Viewing 1–25 of 29 documents: "Portuguese colonies"

Date Title Author Recipient Summary
January 4, 1790 Williams writes Knox from London Jonathan Williams Henry Knox Jonathan William writes Henry Knox from London to discuss the French Revolution. William believes the the French Revolution is a just war for freedom which continues the American tradition of liberty, linking events in France to the American Revolution. He also hopes that the revolution may spread to the Spanish and Portuguese colonies so that they too could have democratic governments.
December 3, 1797 Diplomatic relations with Portugal and Spain James McHenry William Loughton Smith McHenry congratulates Smith - U.S. ambassador to Portugal - for beginning to master the Portuguese language, stressing that fluency is integral to diplomatic relations. With respect to Spain, McHenry argues that Spain has more to dread from war with the United States than the U.S. does, and suggests that Smith keep that in mind in diplomacy.
July 31, 1793 Speech Regarding Possession of Land and Past Treaties with Indian Confederacy Federal Commissioners Treaty at Sandusky Deputies of the Confederation of Indian Nations Commissioners agreed the boundary line set at the Treaty of Fort Stanwix between the Indians and the British colonies was the Ohio River, but future treaties ceded tracts of land to the U.S. and therefore they could not remove settlers from the land.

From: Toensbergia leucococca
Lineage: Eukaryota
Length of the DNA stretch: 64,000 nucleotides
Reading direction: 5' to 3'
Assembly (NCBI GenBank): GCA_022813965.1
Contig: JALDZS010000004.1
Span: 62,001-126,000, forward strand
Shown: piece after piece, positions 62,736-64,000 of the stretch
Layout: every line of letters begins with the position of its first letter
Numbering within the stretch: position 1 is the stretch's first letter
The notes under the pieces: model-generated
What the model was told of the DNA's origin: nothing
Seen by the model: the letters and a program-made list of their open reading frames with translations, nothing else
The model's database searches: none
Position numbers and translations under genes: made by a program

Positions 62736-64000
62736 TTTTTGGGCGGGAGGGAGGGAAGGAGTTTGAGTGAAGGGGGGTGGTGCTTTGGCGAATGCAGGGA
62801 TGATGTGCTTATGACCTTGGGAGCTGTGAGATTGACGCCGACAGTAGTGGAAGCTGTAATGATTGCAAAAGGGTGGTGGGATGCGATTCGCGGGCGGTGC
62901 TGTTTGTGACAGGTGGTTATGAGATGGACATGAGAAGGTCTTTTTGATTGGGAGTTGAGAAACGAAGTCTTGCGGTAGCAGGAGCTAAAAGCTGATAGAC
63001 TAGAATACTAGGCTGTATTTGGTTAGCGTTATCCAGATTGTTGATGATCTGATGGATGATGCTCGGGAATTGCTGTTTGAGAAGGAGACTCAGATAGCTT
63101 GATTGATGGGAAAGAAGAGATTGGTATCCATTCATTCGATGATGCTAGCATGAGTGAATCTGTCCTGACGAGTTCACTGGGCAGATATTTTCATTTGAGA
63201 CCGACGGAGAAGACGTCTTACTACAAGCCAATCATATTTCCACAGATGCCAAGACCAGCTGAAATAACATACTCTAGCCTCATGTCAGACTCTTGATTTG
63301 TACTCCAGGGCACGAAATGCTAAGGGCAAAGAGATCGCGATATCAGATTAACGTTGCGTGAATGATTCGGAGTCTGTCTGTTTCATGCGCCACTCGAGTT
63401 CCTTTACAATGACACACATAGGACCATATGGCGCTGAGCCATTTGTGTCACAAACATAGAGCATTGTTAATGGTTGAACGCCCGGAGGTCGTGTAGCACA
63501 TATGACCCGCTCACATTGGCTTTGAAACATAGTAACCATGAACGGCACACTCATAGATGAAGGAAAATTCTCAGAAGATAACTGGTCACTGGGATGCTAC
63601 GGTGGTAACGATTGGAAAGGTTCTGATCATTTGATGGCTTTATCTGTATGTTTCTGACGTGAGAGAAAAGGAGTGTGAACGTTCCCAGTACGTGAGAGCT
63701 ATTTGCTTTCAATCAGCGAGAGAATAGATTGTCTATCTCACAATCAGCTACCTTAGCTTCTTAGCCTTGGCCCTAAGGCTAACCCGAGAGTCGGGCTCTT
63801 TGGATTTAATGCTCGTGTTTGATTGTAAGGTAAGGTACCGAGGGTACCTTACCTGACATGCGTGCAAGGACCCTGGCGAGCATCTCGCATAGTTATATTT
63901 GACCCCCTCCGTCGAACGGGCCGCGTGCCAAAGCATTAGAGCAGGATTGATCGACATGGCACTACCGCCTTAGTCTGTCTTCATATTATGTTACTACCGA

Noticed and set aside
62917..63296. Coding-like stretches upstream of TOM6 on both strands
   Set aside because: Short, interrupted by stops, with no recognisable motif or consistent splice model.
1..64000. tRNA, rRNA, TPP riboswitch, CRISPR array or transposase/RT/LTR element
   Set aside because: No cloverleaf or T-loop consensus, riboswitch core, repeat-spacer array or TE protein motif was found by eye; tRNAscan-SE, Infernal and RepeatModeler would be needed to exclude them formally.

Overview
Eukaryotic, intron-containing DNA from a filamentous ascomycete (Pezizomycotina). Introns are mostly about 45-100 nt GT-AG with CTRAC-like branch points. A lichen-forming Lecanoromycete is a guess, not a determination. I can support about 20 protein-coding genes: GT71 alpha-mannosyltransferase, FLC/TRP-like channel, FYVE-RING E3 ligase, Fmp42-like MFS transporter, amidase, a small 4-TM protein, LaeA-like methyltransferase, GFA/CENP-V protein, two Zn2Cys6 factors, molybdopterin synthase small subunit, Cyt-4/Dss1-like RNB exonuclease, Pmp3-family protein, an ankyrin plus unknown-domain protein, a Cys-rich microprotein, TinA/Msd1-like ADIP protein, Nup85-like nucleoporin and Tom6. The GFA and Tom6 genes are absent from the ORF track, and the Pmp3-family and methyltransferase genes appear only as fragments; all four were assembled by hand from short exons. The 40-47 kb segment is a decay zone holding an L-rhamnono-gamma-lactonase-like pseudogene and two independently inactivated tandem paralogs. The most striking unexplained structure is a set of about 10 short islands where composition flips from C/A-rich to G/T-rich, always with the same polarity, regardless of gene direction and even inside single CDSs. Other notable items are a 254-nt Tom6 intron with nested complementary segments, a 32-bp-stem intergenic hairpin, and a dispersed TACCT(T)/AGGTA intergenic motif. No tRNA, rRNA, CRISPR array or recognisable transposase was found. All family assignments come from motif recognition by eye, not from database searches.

September 17, 1794 Whiskey Rebellion in Maryland and Pennsylvania Alexander Hamilton Rufus King Secretary Hamilton writes Rufus King, U.S. Senator from New York. Mentions John Jay's relations with the Portuguese Ministry. Concludes the letter by discussing the insurrection in western Maryland and Pennsylvania, later known as the Whiskey Rebellion. States that there is a "very insurgent spirit & some insurrection" in these areas of the country. Discusses the militia plans to respond.
October 24, 1797 On peace negotiations between France and Portugal Timothy Pickering James McHenry Pickering writes to McHenry on mistakes made in peace negotiations between France and Portugal, and its relation to American diplomats.
May 23, 1797 Appointment as minister plenipotentiary to the Netherlands James McHenry William Vans Murray Regarding Murray's appointment as minister plenipotentiary to the Netherlands. McHenry also discusses Franco-American relations and foreign relations.